Basically, you push your bike in front of you. Grab the brakes, take a few steps up and repeat. It is that steep. We had caught up to 2 more riders at that point and we were all talking about the steak dinner waiting at Rainy Pass Lodge. I was in a really bad way, physically this would be my hardest day. I never considered stopping but I was fighting for every inch of forward progress. We rolled into Rainy Pass Lodge around 5pm. I was so happy to get off the bike that day. Dinner wasn’t steak but it was amazing. BBQ Ribs and Chicken. I normally don’t like meat on the bone but on this day, I think an ant would have starved if they found my plate of bones.

Art at the summit of Rainy Pass on the Iditarod Trail. Photo by Art O'Connor

I was planning full night’s sleep here but reports of a storm coming meant another 4am alarm. Today we would hit the high point of the course, Rainy Pass. The trail here is exposed and prone to being blown in. I wanted to avoid that if possible. I set out alone into dark as it was just starting to snow. The first part of the climb was good going and even with my bum knee I was able ride most of it. The flat section after that which connects to the final climb though was a soft mess made worse by a group of snowmobilers who passed me earlier. Lots of walking.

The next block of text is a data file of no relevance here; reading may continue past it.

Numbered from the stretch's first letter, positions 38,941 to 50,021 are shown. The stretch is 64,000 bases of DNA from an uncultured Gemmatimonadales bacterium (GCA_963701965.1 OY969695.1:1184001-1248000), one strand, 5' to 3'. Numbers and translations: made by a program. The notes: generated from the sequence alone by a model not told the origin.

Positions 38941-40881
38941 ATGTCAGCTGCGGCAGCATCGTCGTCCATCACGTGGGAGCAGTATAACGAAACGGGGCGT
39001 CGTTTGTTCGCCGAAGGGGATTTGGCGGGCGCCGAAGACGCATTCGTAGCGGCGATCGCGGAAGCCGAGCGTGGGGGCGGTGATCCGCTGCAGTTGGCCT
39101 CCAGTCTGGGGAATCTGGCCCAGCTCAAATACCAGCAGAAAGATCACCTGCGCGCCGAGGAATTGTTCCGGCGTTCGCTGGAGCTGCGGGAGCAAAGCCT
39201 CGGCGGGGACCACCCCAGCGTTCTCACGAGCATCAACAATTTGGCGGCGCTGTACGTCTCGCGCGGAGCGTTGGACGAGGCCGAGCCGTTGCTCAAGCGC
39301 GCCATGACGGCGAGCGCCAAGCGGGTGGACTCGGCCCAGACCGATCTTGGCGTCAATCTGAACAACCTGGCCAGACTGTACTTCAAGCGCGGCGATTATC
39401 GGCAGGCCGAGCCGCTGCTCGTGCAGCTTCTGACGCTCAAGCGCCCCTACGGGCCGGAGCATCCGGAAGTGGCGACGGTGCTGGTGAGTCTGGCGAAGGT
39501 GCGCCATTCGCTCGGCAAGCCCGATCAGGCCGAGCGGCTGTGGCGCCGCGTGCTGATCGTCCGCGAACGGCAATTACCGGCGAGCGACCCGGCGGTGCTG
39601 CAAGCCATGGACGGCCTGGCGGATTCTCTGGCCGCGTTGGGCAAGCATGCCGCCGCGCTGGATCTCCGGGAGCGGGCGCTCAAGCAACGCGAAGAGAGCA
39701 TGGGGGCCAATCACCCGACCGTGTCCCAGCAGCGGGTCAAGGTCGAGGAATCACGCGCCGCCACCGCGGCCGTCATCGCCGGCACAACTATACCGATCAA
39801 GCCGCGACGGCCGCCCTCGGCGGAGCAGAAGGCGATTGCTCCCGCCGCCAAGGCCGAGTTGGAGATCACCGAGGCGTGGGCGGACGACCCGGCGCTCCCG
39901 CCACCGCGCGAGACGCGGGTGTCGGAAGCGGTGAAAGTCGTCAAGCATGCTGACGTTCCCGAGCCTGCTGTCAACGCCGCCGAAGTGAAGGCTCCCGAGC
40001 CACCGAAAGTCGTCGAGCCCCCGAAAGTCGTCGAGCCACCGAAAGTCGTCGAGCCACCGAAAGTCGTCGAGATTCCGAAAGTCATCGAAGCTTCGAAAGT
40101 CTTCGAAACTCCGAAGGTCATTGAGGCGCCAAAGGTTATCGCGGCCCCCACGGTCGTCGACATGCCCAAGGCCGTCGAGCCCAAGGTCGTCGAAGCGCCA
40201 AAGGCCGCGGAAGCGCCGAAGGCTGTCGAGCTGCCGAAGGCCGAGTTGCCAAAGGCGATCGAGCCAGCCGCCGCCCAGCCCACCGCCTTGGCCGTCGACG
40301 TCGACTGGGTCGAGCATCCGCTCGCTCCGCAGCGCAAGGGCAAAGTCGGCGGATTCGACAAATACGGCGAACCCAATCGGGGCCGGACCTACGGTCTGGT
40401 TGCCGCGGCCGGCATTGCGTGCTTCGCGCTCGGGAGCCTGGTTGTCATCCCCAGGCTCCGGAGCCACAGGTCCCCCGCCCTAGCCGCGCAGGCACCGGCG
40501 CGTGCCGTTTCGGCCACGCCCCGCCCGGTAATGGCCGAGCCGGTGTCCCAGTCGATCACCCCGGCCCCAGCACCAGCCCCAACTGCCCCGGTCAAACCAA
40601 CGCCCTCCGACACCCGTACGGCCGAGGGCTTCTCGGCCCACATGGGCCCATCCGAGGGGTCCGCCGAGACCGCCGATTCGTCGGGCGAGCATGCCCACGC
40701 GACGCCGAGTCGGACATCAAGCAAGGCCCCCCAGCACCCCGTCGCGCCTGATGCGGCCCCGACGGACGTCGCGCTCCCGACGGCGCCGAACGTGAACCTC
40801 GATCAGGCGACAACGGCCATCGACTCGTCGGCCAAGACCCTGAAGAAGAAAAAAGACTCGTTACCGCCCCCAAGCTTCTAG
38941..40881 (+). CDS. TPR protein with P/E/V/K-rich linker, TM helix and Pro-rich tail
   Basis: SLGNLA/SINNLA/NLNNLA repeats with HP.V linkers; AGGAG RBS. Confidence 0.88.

Rohn. Photo by Art O'Connor

This section though was amazing. It looked like a scene out of Game of Thrones. I was expecting White Walkers at any minute! There were also hundreds of ptarmigans in the area. In the low light I could not see them since they are white, but I could sure hear them! Their weird call only added to the surreal landscape. I reached the summit around 10:30am. Took the obligatory selfie and bike leaning on the sign picture and then began my descent to Rohn, the next checkpoint. It was slow going at first as the trail was soft and blown in. Once I got into the trees though I had some of the most fun trail of the trip. I saw a few moose, well off the trail thankfully, and rolled into Rohn. Around 2:30pm I met up with Matt again. We also caught up with his sister Janice. After eating as much as I could and filling my thermos and hydration pack, we set out again with another guy I had ridden with a bit, Rob.